Latest COVID-19 Coverage from Labor Notes

Here is the latest reporting and analysis from Labor Notes on the COVID-19 pandemic. For organizing resources and more, click here. Want help organizing your workplace to respond to the pandemic? Email us at organize[at]labornotes[dot]org.

This article was updated to include information about COVID-19 statistics in Yakima County. -Editors

The racial disparities of COVID-19 have received much attention. Blacks are dying at a higher rate that is typically more than double the rate of whites. But we need to move beyond naming the problem to fighting for solutions. Medicare for All would go a long way to beginning to address racial disparities in health care in general and for COVID-19 in particular.

Crowd of protesters protesting George Floyd murder

The organized labor movement has begun swinging into action to support protests against the racist police murder of Minneapolis resident George Floyd.

Floyd was filmed being suffocated to death under the knee of police officer Derek Chauvin on Monday in a video that reverberated around the country and has sent the Twin Cities into turmoil.

Nurses in the Appalachian mountains of North Carolina filed a petition in March to form a union with National Nurses United. Roughly 1,600 nurses are expected to be eligible to vote.

When the Orlando Sentinel’s newsroom employees won our election in May with 81 percent voting for The NewsGuild, the organizing committee had not seen our co-workers in person for nearly two months. The election was conducted entirely by mail. Supporters watched the vote count at the National Labor Relations Board’s Tampa office by videoconference.

A line of people outside a Detroit homeless shelter

One reason today's horrific recession feels so familiar is that we're still digging out of the last one. When the housing market collapsed in 2008, 10 million people lost their homes and 9 million lost their jobs.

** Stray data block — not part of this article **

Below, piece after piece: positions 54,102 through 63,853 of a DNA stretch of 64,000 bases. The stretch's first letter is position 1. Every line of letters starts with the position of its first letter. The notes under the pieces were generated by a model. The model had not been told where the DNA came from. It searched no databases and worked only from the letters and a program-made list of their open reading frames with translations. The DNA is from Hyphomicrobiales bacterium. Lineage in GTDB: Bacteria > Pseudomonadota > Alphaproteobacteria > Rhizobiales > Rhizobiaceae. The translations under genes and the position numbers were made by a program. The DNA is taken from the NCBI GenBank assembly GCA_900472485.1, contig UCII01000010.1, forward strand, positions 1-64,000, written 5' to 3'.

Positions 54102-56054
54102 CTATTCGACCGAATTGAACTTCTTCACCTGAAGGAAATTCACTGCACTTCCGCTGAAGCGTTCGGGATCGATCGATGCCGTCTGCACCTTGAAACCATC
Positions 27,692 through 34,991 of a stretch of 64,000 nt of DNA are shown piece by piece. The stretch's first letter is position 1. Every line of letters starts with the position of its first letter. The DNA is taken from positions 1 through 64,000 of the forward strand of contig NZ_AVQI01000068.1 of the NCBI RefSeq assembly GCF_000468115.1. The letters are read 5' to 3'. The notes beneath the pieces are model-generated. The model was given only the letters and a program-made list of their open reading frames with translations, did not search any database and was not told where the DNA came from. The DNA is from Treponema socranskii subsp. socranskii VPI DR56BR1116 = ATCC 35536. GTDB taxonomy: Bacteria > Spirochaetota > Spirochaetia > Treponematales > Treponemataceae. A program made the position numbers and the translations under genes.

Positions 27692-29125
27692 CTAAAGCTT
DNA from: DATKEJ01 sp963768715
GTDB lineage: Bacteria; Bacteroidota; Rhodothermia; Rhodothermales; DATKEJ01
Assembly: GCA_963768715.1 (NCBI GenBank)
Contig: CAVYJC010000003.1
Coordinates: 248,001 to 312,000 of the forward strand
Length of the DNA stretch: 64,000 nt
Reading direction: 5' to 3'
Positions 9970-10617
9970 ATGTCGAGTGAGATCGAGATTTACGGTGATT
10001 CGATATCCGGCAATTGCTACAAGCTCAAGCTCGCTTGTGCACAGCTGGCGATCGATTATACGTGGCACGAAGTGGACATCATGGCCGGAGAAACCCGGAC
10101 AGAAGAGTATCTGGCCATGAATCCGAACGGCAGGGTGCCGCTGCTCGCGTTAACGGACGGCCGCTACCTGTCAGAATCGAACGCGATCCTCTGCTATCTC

Nurses in Michigan protesting lack of PPE and calling for the nationalization of the healthcare system

Workers this spring were forced to find new ways to assert their rights when faced with a deadly foe and employers indifferent to their lives.

A video taken by an auto worker and obtained exclusively by Labor Notes shows a rowdy and chaotic scene inside Ford’s Dearborn, Michigan Truck Plant on Wednesday as workers refused to work after a co-worker tested positive for COVID-19.

Some stood by the lines; others simply went home.

woman in front of the back of her car, trunk open, standing with a save usps sign.

Read more here about the crisis in the postal service.

caravan of cars to support USPS in Detroit

The U.S. Postal Service is in deep trouble. The postal Board of Governors has asked Congress for $75 billion to keep the agency afloat; without it, the outgoing Postmaster General said, USPS could “run out of cash” by September.

A big drop in letters during the emergency shutdown has intensified the budget crunch, but the underlying crisis predates the pandemic. The good news is, the problem is mostly artificial—Congress created it with the stroke of a pen, and could fix it the same way. If it wanted to.

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